HARARE – In a bold move that is set to pile pressure on the country’s already struggling populace, the Reserve Bank of Zimbabwe issued a press statement advising that effective 21 May 2019 the procurement of fuel by the Oil Marketing Companies (OMCs) shall be done through the interbank foreign exchange market. Previously, OMCs accessed foreign currency from the Apex bank at an exchange rate of 1:1 between the RTGS dollar and the US dollar. Zimbabwe’s official interbank foreign exchange rate as at 20 May 2019 stood at US$1 to RTGS$3,4832. The Reserve Bank of Zimbabwe believes that this policy intervention will promote the efficient use of foreign exchange and to minimise and guard against incidences of arbitrage within the economy.
ENN foresees the government of Zimbabwe through its energy regulatory authority (ZERA) immediately increasing the prices of both petrol and diesel in Zimbabwe by an average of 50 percent in a bid to cushion Oil Marketing Companies from exchange driven cost increases to fuel. This would put the average price of petrol and diesel to almost RTGS$5 per litre respectively. Prices of blended petrol and diesel 50 increased to RTGS$4,96 and RTGS$4,88 per litre respectively.
All things being equal, the new monetary measures on OMCs will increase fuel prices in Zimbabwe by 248 percent, assuming that OMCs will secure their foreign currency needs on the interbank foreign market exchange at today’s exchange rate of US$1 to RTGS$3,42832.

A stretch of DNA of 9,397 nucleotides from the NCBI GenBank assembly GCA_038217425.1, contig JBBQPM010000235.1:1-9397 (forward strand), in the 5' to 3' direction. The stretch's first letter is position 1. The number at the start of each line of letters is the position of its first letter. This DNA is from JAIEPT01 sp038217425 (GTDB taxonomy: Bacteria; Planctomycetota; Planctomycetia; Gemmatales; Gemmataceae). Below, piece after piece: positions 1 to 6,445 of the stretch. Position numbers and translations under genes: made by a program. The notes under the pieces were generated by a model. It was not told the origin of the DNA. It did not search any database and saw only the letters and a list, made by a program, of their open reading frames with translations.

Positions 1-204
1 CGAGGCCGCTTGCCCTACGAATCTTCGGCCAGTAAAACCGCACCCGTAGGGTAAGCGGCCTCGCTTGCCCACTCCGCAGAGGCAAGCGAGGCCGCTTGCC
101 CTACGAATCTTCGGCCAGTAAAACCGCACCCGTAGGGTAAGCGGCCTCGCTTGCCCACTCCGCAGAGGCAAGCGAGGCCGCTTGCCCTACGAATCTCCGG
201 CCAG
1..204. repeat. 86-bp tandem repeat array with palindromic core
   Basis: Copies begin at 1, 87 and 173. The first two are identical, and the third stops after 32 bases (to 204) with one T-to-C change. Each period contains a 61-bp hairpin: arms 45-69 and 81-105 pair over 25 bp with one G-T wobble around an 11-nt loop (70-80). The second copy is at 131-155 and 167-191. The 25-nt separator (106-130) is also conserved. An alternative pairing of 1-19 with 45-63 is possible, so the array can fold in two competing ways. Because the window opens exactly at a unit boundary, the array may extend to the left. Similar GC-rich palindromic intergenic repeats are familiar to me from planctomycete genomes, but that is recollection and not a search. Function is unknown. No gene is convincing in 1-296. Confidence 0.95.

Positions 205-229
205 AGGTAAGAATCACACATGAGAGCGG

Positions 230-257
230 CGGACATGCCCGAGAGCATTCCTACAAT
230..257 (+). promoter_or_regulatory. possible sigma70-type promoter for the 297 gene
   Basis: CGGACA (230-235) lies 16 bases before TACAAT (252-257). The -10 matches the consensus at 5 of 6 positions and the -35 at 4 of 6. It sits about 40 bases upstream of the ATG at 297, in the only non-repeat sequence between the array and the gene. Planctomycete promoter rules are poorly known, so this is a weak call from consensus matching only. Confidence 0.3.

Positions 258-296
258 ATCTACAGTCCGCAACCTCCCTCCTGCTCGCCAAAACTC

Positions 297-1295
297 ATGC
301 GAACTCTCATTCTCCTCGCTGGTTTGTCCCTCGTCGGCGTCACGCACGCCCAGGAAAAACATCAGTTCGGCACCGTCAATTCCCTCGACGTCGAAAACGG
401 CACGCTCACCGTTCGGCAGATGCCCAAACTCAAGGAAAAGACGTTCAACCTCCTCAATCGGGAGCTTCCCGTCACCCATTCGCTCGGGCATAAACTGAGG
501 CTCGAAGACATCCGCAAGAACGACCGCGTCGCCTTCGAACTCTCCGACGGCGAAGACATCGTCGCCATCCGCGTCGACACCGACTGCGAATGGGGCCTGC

If government’s credit facility fails to sufficiently support the country’s foreign currency needs, OMCs will be forced to source foreign currency from the black market at an exchange rate of US$1 to RTGS$6. This would trigger a 500 percent increase in fuel prices from the current RTGS$3,36 and RTGS$3,11 for blended petrol and diesel 50 respectively.
Under similar circumstances that have led government to come up with this policy intervention, what if oil marketing companies move in to sell fuel in foreign currency to avoid exchange rate and foreign currency challenges?
In a country where foreign currency is scarce, Zimbabwe’s oil marketing companies may consider utilising their hard earned foreign currency on alternative business opportunities that offer them more financial returns and lesser regulatory controls. This alternative view will lead to the closure of many oil marketing companies in Zimbabwe, leading to a protracted shortage of fuel to oil Zimbabwe’s transport system and industries.
These fuel price increases will put a huge dent on Zimbabwe’s agriculture, manufacturing and transport sectors through unexpected cost increases, leading to product price increases, high travel costs and a decline in national output on account of fuel, foreign currency and energy challenges affecting the country. One may argue that the country has a subsidised public transport network. But the question is, is this public transport network capacitated to efficiently and effectively serve the country’s needs?
In January 2019, petrol and diesel prices in Zimbabwe more than doubled, leading to demonstrations and business closures that nearly crippled the southern African country. If history informs the future, this incident points to a nation in economic turmoil as the country’s consumers continue to carry the economic cross.
The question now is, will the Zimbabwe government’s interventions contain economic pressures that this fuel price increase has created?
Below is a full statement from the Reserve Bank of Zimbabwe on the new policy measure.